Some of our blogs that use W3 Total Cache are being hammered by search engines that throw 5 to 10 HTTP HEAD requests at the site a second, causing small cloud virtual servers to wedge and get very slow until the backlog is processed. Each HEAD seems to cause WordPress to build the entire page (regardless of whether it's cached? can't tell...), but then a subsequent GET seems to take just as much time as the original HEAD took.
First question: Does (or "could") a HEAD request simply look at the cached copy of an existing cached page and return the appropriate info rather than building the entire page? The .htaccess rewrite rules that W3TC inserts seem as they are checking the cache, but when I observe the time it takes to return a HEAD, it suggests that perhaps the rule isn't working.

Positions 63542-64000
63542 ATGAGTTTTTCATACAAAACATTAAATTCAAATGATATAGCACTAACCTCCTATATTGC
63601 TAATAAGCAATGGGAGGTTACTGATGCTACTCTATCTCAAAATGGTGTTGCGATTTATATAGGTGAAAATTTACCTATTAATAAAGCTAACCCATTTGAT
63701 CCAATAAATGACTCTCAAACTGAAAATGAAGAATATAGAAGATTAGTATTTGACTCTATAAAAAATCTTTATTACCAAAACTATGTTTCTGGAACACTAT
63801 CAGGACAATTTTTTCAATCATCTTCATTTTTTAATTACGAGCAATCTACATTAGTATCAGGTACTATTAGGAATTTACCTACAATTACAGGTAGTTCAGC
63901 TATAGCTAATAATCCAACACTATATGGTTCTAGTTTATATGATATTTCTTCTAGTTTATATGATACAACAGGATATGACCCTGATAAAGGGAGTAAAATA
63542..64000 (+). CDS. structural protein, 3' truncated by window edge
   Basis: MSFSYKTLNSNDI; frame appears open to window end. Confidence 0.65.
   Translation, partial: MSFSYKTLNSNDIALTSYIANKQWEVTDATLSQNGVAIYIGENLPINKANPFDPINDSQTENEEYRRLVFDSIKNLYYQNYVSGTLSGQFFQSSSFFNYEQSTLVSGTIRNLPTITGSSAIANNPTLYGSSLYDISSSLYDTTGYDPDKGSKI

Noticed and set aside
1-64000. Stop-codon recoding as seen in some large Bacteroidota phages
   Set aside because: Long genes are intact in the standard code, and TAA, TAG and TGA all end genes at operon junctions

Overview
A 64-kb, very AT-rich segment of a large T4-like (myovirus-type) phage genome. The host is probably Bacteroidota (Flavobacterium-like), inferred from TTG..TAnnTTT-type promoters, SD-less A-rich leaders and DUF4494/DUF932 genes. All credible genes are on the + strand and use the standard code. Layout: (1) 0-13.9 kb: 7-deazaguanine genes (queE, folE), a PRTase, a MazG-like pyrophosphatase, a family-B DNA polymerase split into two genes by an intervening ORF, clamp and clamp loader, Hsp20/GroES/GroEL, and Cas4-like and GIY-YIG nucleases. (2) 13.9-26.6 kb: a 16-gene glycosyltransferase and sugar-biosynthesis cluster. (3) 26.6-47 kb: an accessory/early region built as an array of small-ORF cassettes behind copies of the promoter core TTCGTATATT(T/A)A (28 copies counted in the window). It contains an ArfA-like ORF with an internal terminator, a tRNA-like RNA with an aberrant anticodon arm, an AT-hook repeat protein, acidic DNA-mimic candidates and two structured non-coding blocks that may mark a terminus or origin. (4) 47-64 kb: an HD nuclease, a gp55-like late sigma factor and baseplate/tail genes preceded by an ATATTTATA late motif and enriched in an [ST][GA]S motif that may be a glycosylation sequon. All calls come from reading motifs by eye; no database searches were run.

Second question: Does HEAD cause W3TC to create a new cached copy (if the old one is expired) that a subsequent GET will use?
If this question is hard to answer, I can look at the code myself to try to figure it out, but I have seen comments elsewhere that WP itself does create an entire page in response to a HEAD (which it probably should) and that searchbots consequently clobber the performance of WP sites when hammering WP sites that don't have caches in place.